Yik Yak talking smack

Cierra Cook
Lifestyles Editor
cdc8693@lhup.edu

 

Photo courtesy of foxnews.com
Photo courtesy of foxnews.com

Just when you think that there was an app for everything, there’s a new one out. There are already social media sites out there that are popular, like Facebook and Twitter, but this popular app is kicking it up a notch.

Yik Yak is an app that is an anonymous messaging board. According to techcrunch.com, the app gained over 100,000 users just three months after its launch in November 2013. The app has categories for campuses all over the country.

The app is a forum for people to say whatever they want, because everything is anonymous. These Yaks, as they are called, are then sent out by GPS tracking to the closest 500 people near your location. Many students like this type of forum.

“It is a way to let a thought out there without putting a face to it so you have no predetermined judgement on a person for what they said,”  said Zachary Hartman, a freshman communication major.

Although this app is a soundboard for students to say what they want, it has also stirred up controversy on some campuses and even in some high schools. Two boys in the Philadelphia area were charged with felonies for posting school shooting threats on Yik Yak, according to philly.com.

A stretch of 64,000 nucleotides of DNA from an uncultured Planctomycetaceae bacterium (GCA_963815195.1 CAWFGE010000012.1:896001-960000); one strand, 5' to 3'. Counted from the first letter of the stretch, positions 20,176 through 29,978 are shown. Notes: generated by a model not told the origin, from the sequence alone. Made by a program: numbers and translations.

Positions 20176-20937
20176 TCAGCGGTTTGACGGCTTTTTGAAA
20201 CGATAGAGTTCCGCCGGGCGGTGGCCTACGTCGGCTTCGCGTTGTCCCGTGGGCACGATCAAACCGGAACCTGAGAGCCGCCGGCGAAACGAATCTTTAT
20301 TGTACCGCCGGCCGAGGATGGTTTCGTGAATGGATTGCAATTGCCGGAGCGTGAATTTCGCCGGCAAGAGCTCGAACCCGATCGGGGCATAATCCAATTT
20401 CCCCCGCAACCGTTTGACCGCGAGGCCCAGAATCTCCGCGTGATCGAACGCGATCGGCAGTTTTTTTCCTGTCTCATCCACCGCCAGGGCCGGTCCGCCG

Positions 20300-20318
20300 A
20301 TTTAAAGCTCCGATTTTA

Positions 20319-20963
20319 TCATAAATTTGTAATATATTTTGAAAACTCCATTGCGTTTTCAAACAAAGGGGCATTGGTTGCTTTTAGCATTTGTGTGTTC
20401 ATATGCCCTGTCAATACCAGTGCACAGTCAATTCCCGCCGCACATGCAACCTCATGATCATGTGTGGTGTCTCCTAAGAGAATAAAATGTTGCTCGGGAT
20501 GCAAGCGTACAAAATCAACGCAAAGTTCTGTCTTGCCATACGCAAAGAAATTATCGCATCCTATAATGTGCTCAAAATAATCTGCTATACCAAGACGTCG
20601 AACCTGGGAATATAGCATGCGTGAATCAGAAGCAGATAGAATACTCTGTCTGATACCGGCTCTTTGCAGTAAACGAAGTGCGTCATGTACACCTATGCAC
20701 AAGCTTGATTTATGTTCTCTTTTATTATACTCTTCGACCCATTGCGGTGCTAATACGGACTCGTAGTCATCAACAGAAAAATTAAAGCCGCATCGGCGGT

Photo courtesy of chicagonow.com
Photo courtesy of chicagonow.com

Yik Yak itself is trying to crack down on this type of bullying with posting rules inside the app.  The first rule is that “you do not bully or specifically target other yakers.” The site also has a three-time report policy. This states that if your Yak is reported three times, it will be deleted.

Schools are still having issues with the site and parents and even some psychiatrists are worried about the site becoming a hazard and a bomb for cyberbullying. Psychiatrist Keith Ablow stated in a May 9 interview for Fox News:

“Untruthful, mean, character assigning short messages are immediately seen by all users in a specific geographic area.”

Yik Yak is becoming popular on campus and students like Hartman think that this app is fun because of its anonymity, but some students think that the app will be abused.

“I think this will become like LHU Crushes because people will abuse it until it gets shut down,” said Nathan Henderson, a senior communication major.

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